Besides the Indian Embassy’s monument, other international groups and embassies have dedicated peace sites in DC.  The Organization of American States’s Peace Tree at 17th Street and Constitution Avenue was planted in 1910, long before much was developed on the west end of the Mall. In addition, in a tunnel connecting the main OAS building with another building is a 200 foot mural depicting various themes of peace and development in the Americas, called “The Roots of Peace.” Arguably, the OAS itself, as a international regional organization – and the first of its kind – is a peace memorial.

The German-American Friendship Garden at Constitution Avenue between 15th and 17th Streets commemorates the 300th anniversary of German immigration to the U.S. And the International Peace Garden near the Tidal Basin consists of 4000 tulip bulbs presented to the U.S. by the Canadian government in 1991.

Often these sites are obscure and hard to identify (sometimes there isn’t much in the way of markings or signage), but look for them and celebrate the contributions of internationals in working with Americans in promoting peace.

West End National Mall Peace Monuments

By David J. Smith, June 22, 2014

West end of the National Mall

West end of the National Mall

I recently posted on the variety of peace monuments that are located in Washington, DC.  I discussed the Peace Monument found on the west side of the U.S. Capitol and east end of the National Mall.  I am indebted to Edward  W. (Ted) Lollis who has developed a guide to visiting peace monuments in DC and published a book on international monuments to peace.

Today I visited the opposite end of the National Mall – the west end – which is most notable as the location of the Lincoln Memorial. Among the range of peace oriented monuments and buildings located there is the U.S. Institute of Peace (USIP), which moved to this location in 2011. While I was at USIP, I remember a number of conversations with then president Richard Solomon talking about his desire to make this end of the Mall — often thought of as the “war” memorial end because the presence of the Korean, Vietnam, and World War II Memorials – as the “peace and war” end of the Mall with the arrival of USIP. There was also at the time the discussion of developing a peace themed tour of monuments and sites starting and ending with USIP. (Hopefully, USIP will soon put up a wayside sign to explain its mission and work.)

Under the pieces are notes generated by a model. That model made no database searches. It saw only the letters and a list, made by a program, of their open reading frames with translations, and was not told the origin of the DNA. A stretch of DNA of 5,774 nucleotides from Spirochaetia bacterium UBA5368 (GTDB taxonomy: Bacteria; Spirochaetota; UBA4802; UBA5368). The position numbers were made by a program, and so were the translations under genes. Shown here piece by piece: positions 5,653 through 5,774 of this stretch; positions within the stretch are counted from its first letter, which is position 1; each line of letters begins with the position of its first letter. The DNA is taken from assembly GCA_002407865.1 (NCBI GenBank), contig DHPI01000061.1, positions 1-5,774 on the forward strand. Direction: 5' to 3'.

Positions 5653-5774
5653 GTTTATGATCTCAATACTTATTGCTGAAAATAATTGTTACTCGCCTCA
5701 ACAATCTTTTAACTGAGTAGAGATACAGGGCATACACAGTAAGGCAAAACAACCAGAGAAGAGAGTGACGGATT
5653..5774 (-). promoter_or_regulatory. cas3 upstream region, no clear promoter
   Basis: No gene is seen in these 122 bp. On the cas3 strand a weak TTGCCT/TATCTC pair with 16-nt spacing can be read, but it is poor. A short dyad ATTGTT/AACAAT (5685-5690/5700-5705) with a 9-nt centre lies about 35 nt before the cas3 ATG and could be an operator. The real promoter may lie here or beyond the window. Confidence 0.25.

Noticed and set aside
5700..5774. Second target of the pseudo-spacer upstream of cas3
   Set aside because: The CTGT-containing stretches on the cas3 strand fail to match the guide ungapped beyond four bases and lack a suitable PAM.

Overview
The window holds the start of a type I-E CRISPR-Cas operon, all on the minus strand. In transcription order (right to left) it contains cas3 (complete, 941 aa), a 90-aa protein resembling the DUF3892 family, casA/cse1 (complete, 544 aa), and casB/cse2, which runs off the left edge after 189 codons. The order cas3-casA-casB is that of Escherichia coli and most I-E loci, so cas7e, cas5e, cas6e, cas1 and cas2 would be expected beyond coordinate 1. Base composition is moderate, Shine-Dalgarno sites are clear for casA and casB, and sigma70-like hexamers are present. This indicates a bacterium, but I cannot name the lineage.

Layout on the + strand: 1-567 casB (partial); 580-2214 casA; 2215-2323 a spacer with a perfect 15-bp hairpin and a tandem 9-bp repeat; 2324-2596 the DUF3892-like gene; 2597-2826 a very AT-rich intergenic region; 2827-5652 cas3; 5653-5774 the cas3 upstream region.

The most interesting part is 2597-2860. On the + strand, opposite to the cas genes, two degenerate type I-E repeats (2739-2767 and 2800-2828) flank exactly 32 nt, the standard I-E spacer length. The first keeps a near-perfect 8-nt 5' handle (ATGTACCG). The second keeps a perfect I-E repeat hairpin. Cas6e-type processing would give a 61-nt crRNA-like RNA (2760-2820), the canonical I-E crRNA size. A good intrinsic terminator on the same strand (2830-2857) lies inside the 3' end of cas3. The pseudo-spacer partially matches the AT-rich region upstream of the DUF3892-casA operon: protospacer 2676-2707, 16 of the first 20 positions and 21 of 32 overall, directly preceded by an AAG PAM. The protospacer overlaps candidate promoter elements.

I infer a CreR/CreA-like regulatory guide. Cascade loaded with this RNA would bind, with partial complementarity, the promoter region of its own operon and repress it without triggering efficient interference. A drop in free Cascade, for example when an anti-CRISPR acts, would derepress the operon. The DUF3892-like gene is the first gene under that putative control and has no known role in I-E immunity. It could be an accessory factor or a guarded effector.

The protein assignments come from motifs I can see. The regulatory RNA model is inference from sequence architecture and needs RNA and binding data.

Japanese Pagoda

Japanese Pagoda

Arts of Peace "Music and Harvest"

Arts of Peace “Music and Harvest”

Besides USIP, there are several sites on the west end that would be considered peace monuments. Certainly, the war memorials there, including the Lincoln Memorial could be considered peace sites. But in addition, lesser known sites can be seen such as the Arts of Peace statue (created by James Earle Fraser, given to the U.S. by Italy  and erected in 1951) as you enter/exit Parkway Drive near the Arlington Memorial Bridge and the Japanese Pagoda, a stone statue, which was a gift from the city of Yokohama  in 1957 and located on the Tidal Basin near the FDR Memorial.

Also on the Tidal Basin is the Martin Luther King, Jr. Memorial which opened officially in 2011.  I was fortunate to be able to attend the dedication of the memorial with friends and colleagues from the Rockville (MD) Human Rights Commission.

U.S. Institute of Peace

U.S. Institute of Peace

Another recommendation is visiting the Franklin Delano Roosevelt Memorial. A significant part of this memorial is the statue of Eleanor Roosevelt who played a primary role in the drafting of the Universal Declaration of Human Rights.

If you are in DC this summer, consider using Lollis’ guide and seek out sites that focus on our country’s contributes to peace, justice, negotiation, and international cooperation.

35 U.S. and Canadian Community Colleges Supporting Peacebuilding Initiatives

By David J. Smith, June 18, 2014

Photo from Sault College's Peace Studies Program Webpage

Photo from Sault College’s Peace Studies Program Webpage

I recently updated my list of North American Community College Peacebuilding Programs. Currently, 35 U.S. and Canadian community colleges are supporting peacebuilding programs and initiatives.   These efforts include peace studies, conflict resolution, social justice, justice studies, human rights (including genocide and related areas), and mediation. Programs exist in 15  U.S. states and 3 Canadian provinces.

A number of colleges support more than one initiative, often offering a credit based program, as well as a community education  (non-credit) or service effort such as at Howard Community College and Brookdale Community College.

Recently Kansas City Kansas Community College, Dawson College, and Green River Community College have started initiatives.

If you are involved in a peacebuilding initiative at your community college and are not listed, please contact me at davidjsmith@davidjsmithconsulting.com.